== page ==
Populations in the United States and Uganda are quantitatively very different.

First, life expectancy in Uganda is 16 years less than in the U.S, 62.5 years vs. 78.5 years.

Second, 75% of the Ugandan population is under the age of 25, so the median age there is 15 and in the United States it is 38.3.

Third, the fertility rate in Uganda is 3% compared to only 0.6% in the U.S. The fertility rate measures the number of live births per 1,000 women of childbearing age, generally 15 to 44.

Uganda, though, lacks sufficient good infrastructure to support a population that is exploding with growth, thus making it impossible for the community to catch up and eradicate the infectious diseases brought on because of poor sanitation.

One rampant infectious disease that previous generations did not have to face is HIV/AIDS. It is rampant in the developing world, “an everyday, common disease,” according to Dr. Schaefle. Also, 75% of the world’s HIV/AIDS cases are in sub-Saharan Africa. The scope of this tragedy has many layers, but foremost is the inequitable distribution of health resources such as active antiretroviral therapy. Created in 1995, the therapy was available to patients in developed countries, where deaths from AIDS plummeted. Those same drugs did not reach rural Africa until 2005 or 2010, Dr. Schaefle said. The 10-15 year lag resulted in millions and millions of transmissions and deaths; even now, delivery of and access to the drugs is sporadic.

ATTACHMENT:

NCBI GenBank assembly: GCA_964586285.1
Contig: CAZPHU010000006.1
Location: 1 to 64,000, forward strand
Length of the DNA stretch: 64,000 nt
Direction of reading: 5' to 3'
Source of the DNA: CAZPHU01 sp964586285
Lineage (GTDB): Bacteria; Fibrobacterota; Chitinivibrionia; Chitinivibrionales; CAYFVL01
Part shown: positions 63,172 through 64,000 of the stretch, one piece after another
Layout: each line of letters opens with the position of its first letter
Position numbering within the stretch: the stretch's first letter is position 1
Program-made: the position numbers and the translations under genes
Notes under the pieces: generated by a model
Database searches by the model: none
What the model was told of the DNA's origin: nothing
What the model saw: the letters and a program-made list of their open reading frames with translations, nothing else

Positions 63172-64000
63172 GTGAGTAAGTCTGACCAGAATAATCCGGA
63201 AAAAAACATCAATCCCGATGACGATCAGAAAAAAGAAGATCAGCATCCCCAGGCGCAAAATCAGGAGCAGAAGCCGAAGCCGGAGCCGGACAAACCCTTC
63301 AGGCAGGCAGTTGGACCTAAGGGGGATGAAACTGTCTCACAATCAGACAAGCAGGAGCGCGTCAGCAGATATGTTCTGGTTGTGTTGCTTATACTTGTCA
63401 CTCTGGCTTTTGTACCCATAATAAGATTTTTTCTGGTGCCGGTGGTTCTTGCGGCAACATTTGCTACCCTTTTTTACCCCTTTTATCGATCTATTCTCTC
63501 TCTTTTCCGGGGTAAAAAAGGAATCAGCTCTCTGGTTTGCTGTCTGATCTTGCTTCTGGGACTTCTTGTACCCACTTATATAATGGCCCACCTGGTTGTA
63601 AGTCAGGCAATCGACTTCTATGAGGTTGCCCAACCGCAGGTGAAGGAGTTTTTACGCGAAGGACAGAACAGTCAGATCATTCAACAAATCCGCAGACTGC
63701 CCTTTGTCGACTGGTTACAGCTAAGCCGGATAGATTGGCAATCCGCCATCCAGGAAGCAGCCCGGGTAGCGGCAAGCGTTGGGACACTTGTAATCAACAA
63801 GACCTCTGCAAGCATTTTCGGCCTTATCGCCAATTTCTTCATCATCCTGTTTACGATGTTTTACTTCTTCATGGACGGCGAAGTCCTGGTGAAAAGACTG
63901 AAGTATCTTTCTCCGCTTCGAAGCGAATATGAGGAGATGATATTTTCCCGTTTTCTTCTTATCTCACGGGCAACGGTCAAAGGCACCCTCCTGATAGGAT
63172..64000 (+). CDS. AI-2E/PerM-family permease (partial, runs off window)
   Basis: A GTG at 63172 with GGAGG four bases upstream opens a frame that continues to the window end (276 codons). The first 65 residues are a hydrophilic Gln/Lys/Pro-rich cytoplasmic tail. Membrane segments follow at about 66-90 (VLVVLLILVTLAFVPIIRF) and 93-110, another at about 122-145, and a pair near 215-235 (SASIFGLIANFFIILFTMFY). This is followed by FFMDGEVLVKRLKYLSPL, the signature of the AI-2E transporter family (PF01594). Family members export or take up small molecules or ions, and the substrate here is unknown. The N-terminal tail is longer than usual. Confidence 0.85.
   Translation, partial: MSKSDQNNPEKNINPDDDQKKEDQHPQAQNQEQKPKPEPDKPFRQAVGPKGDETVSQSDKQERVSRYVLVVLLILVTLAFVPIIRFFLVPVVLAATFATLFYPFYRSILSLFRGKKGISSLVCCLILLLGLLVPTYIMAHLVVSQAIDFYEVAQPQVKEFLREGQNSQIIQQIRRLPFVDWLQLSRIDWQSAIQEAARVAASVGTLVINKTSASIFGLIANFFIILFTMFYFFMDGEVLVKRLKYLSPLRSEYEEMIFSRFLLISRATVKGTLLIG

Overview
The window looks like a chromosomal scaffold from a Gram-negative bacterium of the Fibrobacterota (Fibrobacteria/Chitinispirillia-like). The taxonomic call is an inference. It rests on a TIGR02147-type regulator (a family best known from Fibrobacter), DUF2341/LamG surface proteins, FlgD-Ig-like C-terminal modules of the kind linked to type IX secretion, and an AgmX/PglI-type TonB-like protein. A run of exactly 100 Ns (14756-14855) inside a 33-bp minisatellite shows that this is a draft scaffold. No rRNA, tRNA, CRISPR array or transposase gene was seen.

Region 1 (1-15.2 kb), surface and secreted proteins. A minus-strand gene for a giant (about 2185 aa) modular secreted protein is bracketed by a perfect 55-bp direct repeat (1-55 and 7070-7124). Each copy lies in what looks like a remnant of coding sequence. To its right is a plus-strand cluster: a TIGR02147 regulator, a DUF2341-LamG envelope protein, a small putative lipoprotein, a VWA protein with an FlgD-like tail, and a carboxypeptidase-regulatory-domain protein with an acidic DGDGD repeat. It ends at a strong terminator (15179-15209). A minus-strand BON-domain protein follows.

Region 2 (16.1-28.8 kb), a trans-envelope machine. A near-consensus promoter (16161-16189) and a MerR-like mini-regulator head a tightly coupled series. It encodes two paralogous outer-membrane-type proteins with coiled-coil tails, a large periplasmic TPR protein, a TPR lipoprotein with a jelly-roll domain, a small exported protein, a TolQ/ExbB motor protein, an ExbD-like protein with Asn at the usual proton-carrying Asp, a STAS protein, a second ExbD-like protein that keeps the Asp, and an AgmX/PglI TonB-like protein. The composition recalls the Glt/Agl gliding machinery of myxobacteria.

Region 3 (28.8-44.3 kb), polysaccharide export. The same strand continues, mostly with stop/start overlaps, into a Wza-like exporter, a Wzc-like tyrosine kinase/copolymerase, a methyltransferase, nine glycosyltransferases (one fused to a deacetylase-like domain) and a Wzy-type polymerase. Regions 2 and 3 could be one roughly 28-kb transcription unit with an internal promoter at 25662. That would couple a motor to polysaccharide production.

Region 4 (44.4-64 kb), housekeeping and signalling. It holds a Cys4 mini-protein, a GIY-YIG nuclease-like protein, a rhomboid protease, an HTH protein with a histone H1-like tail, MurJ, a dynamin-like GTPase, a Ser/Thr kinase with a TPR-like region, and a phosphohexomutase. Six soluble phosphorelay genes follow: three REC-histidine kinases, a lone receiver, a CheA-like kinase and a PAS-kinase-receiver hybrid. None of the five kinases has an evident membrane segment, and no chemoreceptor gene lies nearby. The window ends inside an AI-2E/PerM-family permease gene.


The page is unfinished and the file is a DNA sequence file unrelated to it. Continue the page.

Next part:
“HIV/AIDS is not a “headline disease” in North America and Europe, but it is very much a headline disease in Africa,” he says.

Gender roles explain a great deal why HIV/AIDS is so prevalent in Africa. Dr. Schaefle said women traditionally marry young, have at least one child soon after, and stay in their villages to farm and raise their children. The women typically want multiple children, but they want to be able to space out having their children instead of having a child every year. They are not mobile, especially once they have children, and tend to stay in and near their villages. They build strong community ties and develop friendships with the other women.